Although baldness isn’t a life-threatening condition, it can still take a toll on those that are forced to deal with it. It’s no coincidence that there are countless remedies claiming to “cure” baldness and restore hair to those who want it. Although there are many effective treatments available, none are a perfect fix.
Researchers from the RIKEN Center for Biosystems Dynamics Research in Japan think they may have found one. It involves growing hair follicles in the lab before implanting them in the patient’s scalp. The bio-engineered follicles mimic the cyclical regeneration patterns of natural hair. It could be an innovative new way to treat baldness if it’s effective on a wider scale.
The team published its research last week in the journal Nature Scientific Reports.
In recent years, the trend of growing things in labs has become increasingly popular. Whether it’s meat, trees, or something in-between, scientists have realized that more things can be grown in the lab than one may think. That includes hair follicles.
The RIKEN team went through 220 combinations of ingredients before finding the ideal mixture to produce regenerating hair follicles. The process, which requires the use of hair follicle stem cells, seems to be highly effective based on the study’s early results.
The team found that 81 percent of the lab-grown hair cells went through at least three cycles of hair production. Takashi Tsuji, the team’s leader, says, “Our culture system establishes a method for cyclical regeneration of hair follicles from hair follicle stem cells and will help make hair follicle regeneration therapy a reality in the near future.”
Typically, human hair follicles grow a hair, let it fall out, and then regrow a new piece to replace it. The lab-grown follicles work in roughly the same way. However, they seem to be more effective than follicles which aren’t treated with the research team’s mixture of ingredients.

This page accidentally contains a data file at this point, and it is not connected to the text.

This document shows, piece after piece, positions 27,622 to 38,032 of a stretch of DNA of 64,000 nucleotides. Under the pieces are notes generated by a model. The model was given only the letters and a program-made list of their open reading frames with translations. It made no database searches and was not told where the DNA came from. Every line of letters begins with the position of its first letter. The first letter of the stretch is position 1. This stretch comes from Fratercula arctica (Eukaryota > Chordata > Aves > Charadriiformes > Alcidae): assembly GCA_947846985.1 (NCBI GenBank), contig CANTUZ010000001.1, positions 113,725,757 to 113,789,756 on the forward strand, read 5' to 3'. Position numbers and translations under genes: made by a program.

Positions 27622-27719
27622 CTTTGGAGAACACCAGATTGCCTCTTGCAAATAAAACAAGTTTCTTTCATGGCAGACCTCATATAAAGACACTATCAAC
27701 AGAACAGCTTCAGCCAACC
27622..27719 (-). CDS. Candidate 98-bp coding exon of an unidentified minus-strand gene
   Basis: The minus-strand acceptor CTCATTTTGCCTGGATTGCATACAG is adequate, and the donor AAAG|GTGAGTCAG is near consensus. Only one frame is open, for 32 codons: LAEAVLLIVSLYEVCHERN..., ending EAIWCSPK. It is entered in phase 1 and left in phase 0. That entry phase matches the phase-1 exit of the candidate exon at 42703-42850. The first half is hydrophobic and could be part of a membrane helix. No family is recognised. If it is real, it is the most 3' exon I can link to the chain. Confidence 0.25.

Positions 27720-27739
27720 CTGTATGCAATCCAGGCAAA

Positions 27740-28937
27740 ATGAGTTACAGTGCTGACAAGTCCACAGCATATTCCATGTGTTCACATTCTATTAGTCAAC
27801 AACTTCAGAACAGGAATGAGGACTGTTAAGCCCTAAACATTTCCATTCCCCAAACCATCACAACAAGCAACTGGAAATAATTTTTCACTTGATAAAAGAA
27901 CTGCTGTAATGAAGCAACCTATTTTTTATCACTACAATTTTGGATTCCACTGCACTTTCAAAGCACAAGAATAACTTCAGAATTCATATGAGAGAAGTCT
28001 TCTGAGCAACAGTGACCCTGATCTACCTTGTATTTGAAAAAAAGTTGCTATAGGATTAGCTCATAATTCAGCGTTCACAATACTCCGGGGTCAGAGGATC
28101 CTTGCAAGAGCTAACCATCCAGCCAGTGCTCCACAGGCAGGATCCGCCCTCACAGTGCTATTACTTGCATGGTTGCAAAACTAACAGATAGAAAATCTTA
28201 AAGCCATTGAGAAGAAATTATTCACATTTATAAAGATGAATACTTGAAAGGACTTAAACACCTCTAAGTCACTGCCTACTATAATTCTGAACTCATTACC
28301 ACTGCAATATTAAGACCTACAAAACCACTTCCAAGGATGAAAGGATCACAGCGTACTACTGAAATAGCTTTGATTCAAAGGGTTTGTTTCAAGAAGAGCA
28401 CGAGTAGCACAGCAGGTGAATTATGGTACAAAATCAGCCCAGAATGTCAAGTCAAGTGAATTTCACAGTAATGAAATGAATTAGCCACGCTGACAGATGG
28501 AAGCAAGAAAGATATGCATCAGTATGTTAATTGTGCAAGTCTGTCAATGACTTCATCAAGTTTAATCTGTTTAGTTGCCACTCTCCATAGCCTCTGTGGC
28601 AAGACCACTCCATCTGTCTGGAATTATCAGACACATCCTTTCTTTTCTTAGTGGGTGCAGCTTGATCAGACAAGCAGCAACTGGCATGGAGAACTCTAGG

Researcher Makoto Takeo says, “In contrast, only 13 percent [of follicles] reached three cycles when it [the ingredient mixture] was not present.”
That’s an interesting finding that could explain the need for continued hair loss treatment. Until now, approaches haven’t necessarily accounted for the fact that follicles stop being effective over time. If researchers are able to grow super-powered hair follicles in the lab using a patient’s stem cells and then implant them into their head, the technique could quickly blossom into a legitimate hair loss treatment.
Promising Baldness Treatment
For now, the team is studying its method with animals. It intends to pursue a human-based clinical trial in the coming days, though. Tsuji says, “RIKEN is primarily an institute that does basic research and clinical trials usually require outside collaborators. We are therefore looking for a partner company to help develop the clinical applications and welcome donations to promote the R&D.”
Tsuji has a point, of course. Carrying out a clinical trial is a costly, time-consuming endeavor. Before his team can hope to bring this revolutionary hair loss treatment to real-life patients, it will need to undergo a lot more testing. Still, it provides hope that there may be a better approach to baldness on the horizon.